HOMEBREW Digest #5081 Tue 31 October 2006

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  Numerical meaning of attenuation figures ("Peter A. Ensminger")
  mash (leavitdg)
  pumpkin (leavitdg)
  pumpkin info ("Tom Klepfer")
  Samichlaus ("Scott D. Braker-Abene")
  First press wort? ("Kevin Gray")
  Re: Yeast for Bottle Conditioning High Gravity Ales (Jeff Renner)
  Sankey kegging... ("Michael Eyre")
  Home brew group.... ("Michael Eyre")
  Golden Promise... ("Michael Eyre")
  Lallemand / Danstar yeast - don't panic! (Signalbox Brewery)

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---------------------------------------------------------------------- Date: Tue, 31 Oct 2006 00:31:10 -0500 From: "Peter A. Ensminger" <ensmingr at twcny.rr.com> Subject: Numerical meaning of attenuation figures Christopher asks how to calculate "attenuation" for his homebrew. His beer had an OG = 1.050 and FG = 1.010. According to DeClerck ... SG(1.050)=(-463.37)+(668.72*SG)-(205.35*SG^2)= 12.4 Pi (Plato-initial) SG(1.010)=(-463.37)+(668.72*SG)-(205.35*SG^2)= 2.56 Pf (Plato-final) This gives 1) Real Extract (RE) RE = (0.1808*Pi) + (0.8192*Pf) = 4.34 2) Apparent Attenuation (AA, most commonly used number for "attenuation") AA = 1 - (Pf/Pi) = 0.794 3) Real Attenuation (RA, used mostly by beer-geeks) RA = 1 - (RE/Pi) = 0.650 For details and further info, see: "Beer Data: Alcohol, Calorie, and Attenuation Levels of Beer" at http://hbd.org/ensmingr/ Cheers! Peter A. Ensminger Syracuse, NY Return to table of contents
Date: Tue, 31 Oct 2006 06:54:14 -0500 From: leavitdg at plattsburgh.edu Subject: mash Chad; If you heat the appropriate amount of water to 160 or so, then add your grain, while stirring, you will most likely get a resultant temp in the mid to high 140s, or low 150s, depending upon the temp of the grain. Promash helps to calculate this. Happy Brewing! Darrell Plattsburgh,NY 44 41 58 N Latitude 73 27 12 W Longitude [544.9 miles, 68.9]Apparent Rennerian Return to table of contents
Date: Tue, 31 Oct 2006 06:58:45 -0500 From: leavitdg at plattsburgh.edu Subject: pumpkin Thankyou Steve. I did bake the pumpkin last year, and think that I will resort to that method again in a year or so. I think that if one calls it "Pumpkin Ale" there ought to be at least some pumpkin in the mash, however little. I also noticed spices added near the end in some posts. Does this tend to keep the flavor of the spices? Without knowing I have added throughout, assuming that , like hops, there may be different aspects of the spices. Does anyone have data/ experience with this? Happy Brewing! Darrell Return to table of contents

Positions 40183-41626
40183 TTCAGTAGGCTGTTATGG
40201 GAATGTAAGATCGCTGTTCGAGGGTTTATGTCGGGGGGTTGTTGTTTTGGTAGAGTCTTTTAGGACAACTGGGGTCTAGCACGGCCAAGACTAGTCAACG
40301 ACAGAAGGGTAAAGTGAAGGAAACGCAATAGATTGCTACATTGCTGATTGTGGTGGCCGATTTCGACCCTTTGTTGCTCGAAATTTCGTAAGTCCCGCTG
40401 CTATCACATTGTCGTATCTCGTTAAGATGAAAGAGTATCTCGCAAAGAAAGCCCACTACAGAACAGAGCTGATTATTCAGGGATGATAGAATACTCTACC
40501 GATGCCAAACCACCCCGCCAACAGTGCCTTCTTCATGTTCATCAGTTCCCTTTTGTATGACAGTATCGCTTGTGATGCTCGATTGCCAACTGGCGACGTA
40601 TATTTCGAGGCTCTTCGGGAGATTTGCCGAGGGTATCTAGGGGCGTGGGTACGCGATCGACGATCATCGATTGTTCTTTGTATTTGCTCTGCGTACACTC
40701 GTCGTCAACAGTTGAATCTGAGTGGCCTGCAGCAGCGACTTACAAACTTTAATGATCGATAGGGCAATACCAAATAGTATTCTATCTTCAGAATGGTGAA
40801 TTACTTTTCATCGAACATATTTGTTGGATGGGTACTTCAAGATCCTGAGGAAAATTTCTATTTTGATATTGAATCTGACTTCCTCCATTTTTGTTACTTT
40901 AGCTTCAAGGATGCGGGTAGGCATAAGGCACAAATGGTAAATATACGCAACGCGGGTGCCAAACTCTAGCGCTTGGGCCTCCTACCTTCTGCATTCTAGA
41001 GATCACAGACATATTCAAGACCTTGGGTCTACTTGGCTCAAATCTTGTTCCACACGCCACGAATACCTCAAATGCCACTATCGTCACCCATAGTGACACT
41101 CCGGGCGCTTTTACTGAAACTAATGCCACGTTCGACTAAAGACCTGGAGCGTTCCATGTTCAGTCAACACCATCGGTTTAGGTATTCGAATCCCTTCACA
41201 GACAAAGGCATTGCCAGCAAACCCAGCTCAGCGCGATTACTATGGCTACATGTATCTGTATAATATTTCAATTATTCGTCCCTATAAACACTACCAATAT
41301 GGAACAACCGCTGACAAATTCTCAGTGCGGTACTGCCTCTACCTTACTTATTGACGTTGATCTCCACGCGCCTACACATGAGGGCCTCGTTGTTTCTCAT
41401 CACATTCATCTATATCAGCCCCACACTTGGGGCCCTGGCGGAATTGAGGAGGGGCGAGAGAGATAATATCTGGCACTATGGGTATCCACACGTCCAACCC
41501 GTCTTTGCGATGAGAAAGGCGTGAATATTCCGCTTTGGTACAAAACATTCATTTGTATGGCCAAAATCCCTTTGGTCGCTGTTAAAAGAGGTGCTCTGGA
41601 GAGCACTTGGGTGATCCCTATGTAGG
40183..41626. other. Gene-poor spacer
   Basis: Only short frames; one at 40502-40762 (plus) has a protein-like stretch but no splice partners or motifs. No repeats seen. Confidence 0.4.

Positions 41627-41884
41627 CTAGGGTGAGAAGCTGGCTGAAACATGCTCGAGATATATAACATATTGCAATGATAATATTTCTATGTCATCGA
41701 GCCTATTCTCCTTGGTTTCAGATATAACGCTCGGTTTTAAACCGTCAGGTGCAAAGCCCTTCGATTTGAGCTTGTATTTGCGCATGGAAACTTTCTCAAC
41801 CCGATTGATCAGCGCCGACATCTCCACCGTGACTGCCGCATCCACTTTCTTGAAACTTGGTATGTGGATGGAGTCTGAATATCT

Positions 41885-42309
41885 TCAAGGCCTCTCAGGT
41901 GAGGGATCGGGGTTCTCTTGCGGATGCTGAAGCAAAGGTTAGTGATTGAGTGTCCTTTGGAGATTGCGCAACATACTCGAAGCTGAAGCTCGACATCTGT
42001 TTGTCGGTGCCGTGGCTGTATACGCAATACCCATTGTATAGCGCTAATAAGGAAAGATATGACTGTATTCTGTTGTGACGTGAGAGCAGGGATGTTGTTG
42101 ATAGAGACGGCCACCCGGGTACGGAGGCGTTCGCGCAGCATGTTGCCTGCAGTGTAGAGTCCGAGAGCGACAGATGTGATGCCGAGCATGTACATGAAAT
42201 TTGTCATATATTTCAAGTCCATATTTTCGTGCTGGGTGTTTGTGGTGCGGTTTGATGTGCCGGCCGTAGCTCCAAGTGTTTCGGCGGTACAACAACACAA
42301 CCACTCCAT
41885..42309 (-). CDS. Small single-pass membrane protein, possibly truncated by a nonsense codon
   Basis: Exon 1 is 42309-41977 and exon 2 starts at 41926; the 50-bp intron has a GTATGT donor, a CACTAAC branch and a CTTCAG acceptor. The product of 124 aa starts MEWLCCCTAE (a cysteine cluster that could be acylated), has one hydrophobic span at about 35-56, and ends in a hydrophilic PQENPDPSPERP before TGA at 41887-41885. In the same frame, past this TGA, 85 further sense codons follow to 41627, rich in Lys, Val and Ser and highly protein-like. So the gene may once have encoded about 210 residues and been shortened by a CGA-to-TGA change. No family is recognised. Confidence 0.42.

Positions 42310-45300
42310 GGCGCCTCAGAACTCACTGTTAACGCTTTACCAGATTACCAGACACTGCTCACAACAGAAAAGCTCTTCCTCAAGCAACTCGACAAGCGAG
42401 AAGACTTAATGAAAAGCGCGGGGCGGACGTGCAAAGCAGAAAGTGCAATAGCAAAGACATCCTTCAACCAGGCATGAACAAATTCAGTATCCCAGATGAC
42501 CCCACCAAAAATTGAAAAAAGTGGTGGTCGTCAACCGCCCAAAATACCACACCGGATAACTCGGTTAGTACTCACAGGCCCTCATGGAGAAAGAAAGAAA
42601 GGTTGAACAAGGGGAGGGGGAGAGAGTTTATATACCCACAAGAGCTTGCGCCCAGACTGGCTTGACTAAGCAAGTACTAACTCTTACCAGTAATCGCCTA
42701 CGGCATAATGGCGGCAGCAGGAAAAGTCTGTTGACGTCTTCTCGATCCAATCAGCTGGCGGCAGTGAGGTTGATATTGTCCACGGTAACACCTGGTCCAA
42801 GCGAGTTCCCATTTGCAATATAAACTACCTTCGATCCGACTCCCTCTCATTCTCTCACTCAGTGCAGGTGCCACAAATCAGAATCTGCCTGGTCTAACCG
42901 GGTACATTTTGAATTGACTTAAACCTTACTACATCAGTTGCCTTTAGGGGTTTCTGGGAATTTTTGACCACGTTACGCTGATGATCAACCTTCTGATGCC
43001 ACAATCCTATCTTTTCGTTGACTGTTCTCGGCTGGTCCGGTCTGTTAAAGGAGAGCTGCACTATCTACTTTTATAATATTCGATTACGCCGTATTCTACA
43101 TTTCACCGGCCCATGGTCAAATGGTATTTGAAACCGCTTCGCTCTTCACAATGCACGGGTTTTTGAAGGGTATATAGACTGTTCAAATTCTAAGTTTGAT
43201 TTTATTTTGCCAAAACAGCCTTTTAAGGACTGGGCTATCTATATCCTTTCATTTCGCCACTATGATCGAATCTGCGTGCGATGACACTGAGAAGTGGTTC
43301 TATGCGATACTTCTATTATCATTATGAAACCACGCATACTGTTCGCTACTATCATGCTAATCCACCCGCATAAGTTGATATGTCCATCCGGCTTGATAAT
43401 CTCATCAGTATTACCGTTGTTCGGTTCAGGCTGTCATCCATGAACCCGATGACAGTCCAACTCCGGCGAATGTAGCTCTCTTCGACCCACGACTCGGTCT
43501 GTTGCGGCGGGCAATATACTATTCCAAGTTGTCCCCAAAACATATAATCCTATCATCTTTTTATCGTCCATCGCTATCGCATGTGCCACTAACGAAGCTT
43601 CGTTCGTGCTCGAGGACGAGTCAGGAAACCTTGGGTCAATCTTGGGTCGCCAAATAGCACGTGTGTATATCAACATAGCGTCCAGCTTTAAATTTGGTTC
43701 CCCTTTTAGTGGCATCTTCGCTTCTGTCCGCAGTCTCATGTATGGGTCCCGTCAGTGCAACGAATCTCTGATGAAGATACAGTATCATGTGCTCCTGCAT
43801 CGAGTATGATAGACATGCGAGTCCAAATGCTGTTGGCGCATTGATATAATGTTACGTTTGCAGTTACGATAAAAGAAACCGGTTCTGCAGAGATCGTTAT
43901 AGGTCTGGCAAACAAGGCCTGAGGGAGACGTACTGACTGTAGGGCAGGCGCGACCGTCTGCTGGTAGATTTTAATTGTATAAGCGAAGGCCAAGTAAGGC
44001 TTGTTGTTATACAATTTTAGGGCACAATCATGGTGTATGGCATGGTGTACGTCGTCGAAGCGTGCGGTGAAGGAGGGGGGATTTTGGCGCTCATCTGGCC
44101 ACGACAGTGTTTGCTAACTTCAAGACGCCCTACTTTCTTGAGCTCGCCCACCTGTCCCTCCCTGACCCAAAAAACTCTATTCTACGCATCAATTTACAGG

Date: Tue, 31 Oct 2006 06:26:39 -0600 From: "Tom Klepfer" <tomklepfer at 78055.com> Subject: pumpkin info Regarding the problems of pumpkins not contributing any worthwhile flavor to ales, you should know that the vast majority of pumpkins sold in fresh markets are bred and grown for decorative purposes, not culinary. For baking, canning or brewing, you'll need to find or grow varieties suitable for cooking. Or use canned pumpkins. Part of the problem is that "pumpkins" and most "squash" are the same two species, and squash types are used in the breeding of many pumpkins. Hence the vegetal flavors someone mentioned.... Cheers, Tom Klepfer Medina, TX Return to table of contents
Date: Tue, 31 Oct 2006 06:50:20 -0800 (PST) From: "Scott D. Braker-Abene" <skotrat at yahoo.com> Subject: Samichlaus Hey Now, Does any of youse guys have a tried and true just plain fantastic "Samichlaus" recipe? Allgrain please. Thanks -Scott "I can't help it... I love being a fart machine" - Heather Braker http://www.skotrat.com/skotrat - Skotrats Beer Page http://www.brewrats.org - BrewRats HomeBrew Club Return to table of contents
Date: Tue, 31 Oct 2006 09:55:29 -0500 From: "Kevin Gray" <kevin.gray at gmail.com> Subject: First press wort? I was at a Japanese restaurant last night and the placemat with all of the different types of sushi had a Kirin ad at the bottom. This ad claims that Kirin's flavor comes from "first press wort." The Kirin website makes the same claim: "The luxurious single wort (or first press) process yields a unique, complex flavor. " I've been brewing for about 7 years, and read a lot about the brewing process, but I had never heard of first press wort. Is this just marketing BS (like the claim that the beer gets it's unique flavor from cold fermentation and extended cellaring, which is true of any lager, right?) or is there some process I've never heard of? KevBrews http://kevbrews.blogspot.com Return to table of contents